Paul  Weyrich

In a period of time when the Democrats appeared as if they had a lock on Congress, the late Robert B. Carleson approached me: Would I agree to hire him as a Free Congress Foundation Adjunct Scholar to work on welfare reform if Richard M. Scaife would fund it. Bob Carleson had extraordinary credentials. He had been the architect of Governor Ronald Reagan's welfare reform in California. Reagan managed significantly to cut welfare rolls while increasing support for those who really needed help. It was Carleson's formula which finally persuaded sufficient Democrats in the California General Assembly to back the program that it moved forward.

Casper N. Weinberger was then working for the Nixon Administration. He knew of Carleson's abilities. They had worked together in California. So Weinberger, then known as "Cap the Knife," made Carleson Commissioner of Welfare. Carleson began welfare reform in the Nixon Administration but Nixon was upended after Watergate. Less than a decade later Ronald Reagan was in the White House and Bob Carleson worked inside the Reagan Administration, both at Health and Human Services and the White House, to craft President Reagan's welfare reform. The Congress was not kind to Reagan's welfare approach. But Dick Scaife was sympathetic and thus began the long relationship between Carleson and the Free Congress Foundation.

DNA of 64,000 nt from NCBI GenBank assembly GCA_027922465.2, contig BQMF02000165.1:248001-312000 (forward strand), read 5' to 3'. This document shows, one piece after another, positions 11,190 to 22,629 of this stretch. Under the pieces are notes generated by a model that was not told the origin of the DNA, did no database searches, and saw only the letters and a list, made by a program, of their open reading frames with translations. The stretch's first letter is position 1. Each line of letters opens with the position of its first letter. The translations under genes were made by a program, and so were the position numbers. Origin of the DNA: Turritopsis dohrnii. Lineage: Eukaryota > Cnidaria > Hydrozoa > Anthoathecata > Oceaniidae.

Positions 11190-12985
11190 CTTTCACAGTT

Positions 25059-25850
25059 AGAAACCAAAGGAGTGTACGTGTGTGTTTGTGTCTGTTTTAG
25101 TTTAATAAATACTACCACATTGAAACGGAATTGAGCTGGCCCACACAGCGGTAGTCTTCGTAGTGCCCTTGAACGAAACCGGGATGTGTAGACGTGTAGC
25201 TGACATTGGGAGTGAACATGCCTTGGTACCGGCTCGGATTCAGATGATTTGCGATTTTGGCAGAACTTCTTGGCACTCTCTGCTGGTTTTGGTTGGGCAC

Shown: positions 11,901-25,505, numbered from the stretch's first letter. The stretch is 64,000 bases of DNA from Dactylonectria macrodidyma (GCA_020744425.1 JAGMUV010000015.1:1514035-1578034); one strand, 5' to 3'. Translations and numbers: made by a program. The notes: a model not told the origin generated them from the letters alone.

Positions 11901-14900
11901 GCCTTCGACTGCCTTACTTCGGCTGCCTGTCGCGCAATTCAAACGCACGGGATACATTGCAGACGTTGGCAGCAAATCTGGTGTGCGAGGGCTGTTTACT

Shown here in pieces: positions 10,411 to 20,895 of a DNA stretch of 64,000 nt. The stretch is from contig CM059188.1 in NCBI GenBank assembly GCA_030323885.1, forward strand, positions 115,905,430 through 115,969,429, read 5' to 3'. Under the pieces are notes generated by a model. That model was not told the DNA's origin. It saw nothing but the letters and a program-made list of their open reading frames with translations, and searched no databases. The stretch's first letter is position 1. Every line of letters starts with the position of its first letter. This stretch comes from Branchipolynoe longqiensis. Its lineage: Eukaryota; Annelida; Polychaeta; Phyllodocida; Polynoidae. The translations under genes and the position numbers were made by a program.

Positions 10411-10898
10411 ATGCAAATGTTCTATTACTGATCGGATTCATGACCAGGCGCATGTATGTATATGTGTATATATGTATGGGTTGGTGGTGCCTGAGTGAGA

Carleson kept plugging away. He held private meetings with the Senate Finance Committee to educate Senators as to how the system really worked. Likewise, he briefed moderate Democrats and most Republicans on the House Ways and Means Committee. They all told Bob to forget it. For the most part they were resigned to ever increasing welfare rolls, bringing ever increasing welfare costs.

Then came the unforeseeable earthquake. Republicans took over both Houses of Congress. Even the House went strongly Republican. In the first Congress of the Clinton Administration Republicans had formed a working group on welfare, chaired by Representative, now Senator, James Talent (R-MO). Carleson worked feverishly with that group to advocate the correct approach to welfare reform - namely, giving block grants to the states for AFDC and giving them wide latitude in writing their own regulations. Carleson worked extremely hard to counter those conservatives and Republicans who wanted to write national regulations. Carleson understood that in an unsympathetic Administration rules would be promulgated which would destroy any effective approach to welfare reform. Some in the conservative movement labeled this a sell-out and fought Bob both in private and even in public. He held his ground and we were pleased to back him up.

Paul Weyrich

Paul M. Weyrich is the late Chairman and CEO of the Free Congress Research and Education Foundation.
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